This past year has seen me really learning to love my brownness and my Latinidad again. Part of it has been my change in faith and my embrace of a Christianity that places emphasis on the incarnation and Jesus’ embodied life, thus making me consider my own body. Yet it’s also the fact that the more I thought about my brown skin, the deeper I wanted to go. When I finally gave myself permission to say yes, I am brown, I wanted to hold myself tight, run my fingers over the scars, and remind myself that this is how God made me.
I’m taking in more books, music, podcasts, shows- created by and for people like me. I’m intentionally seeking out relationships not just with other Latinxs but with more people of color. I’m re-learning and practicing Spanish. Granted, I don’t think being able to speak Spanish should be a barometer of anyone’s Latinidad, but learning Spanish for me is more about being able to understand and connect with my culture in its context and to be able to learn my family’s histories from my elders.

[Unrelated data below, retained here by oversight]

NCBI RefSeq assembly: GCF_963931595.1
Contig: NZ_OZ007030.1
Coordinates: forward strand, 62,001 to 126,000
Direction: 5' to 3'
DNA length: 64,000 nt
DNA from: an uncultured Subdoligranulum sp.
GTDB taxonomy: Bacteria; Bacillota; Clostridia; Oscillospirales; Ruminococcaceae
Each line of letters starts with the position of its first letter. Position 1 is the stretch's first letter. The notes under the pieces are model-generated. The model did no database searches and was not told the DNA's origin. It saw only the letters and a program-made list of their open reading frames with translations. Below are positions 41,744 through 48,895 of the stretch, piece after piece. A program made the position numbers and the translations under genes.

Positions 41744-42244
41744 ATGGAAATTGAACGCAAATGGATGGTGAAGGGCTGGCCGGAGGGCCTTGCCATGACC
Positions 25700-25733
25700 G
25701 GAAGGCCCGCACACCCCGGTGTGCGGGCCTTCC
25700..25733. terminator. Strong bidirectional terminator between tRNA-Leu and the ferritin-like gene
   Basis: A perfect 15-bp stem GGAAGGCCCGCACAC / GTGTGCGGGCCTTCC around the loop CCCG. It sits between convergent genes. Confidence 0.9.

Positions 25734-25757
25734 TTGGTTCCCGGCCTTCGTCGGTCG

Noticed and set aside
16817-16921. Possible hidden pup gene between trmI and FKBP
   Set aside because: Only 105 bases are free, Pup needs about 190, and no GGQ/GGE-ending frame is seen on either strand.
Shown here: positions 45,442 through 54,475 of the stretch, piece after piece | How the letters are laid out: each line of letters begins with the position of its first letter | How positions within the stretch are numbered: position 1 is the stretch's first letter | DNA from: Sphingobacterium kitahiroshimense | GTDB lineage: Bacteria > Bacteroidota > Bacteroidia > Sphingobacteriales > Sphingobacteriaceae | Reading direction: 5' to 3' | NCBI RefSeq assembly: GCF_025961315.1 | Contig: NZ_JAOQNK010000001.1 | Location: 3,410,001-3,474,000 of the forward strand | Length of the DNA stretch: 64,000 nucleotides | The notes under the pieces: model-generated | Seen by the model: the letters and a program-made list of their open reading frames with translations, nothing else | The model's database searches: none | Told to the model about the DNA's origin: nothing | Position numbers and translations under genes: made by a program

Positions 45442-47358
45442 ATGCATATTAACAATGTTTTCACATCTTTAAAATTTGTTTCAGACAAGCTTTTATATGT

One of my cousins told me that I’ve “come alive” recently. I can’t help but agree with her. Loving myself will be a life long process, but I can honestly say that right now, in this moment, I feel integrated, whole, complete.
Here’s a new favorite song that I listen to at least once a day, primarily because it’s a good song, but also because the message is like a little prayer that I feel compelled to repeat every day.
My skin glows in the dark shines in the light
It’s the color that holds me tight
My brown me is the shade that’s just for me
I’m never not missing anything but me
Cause I love you
And I can’t miss anything but you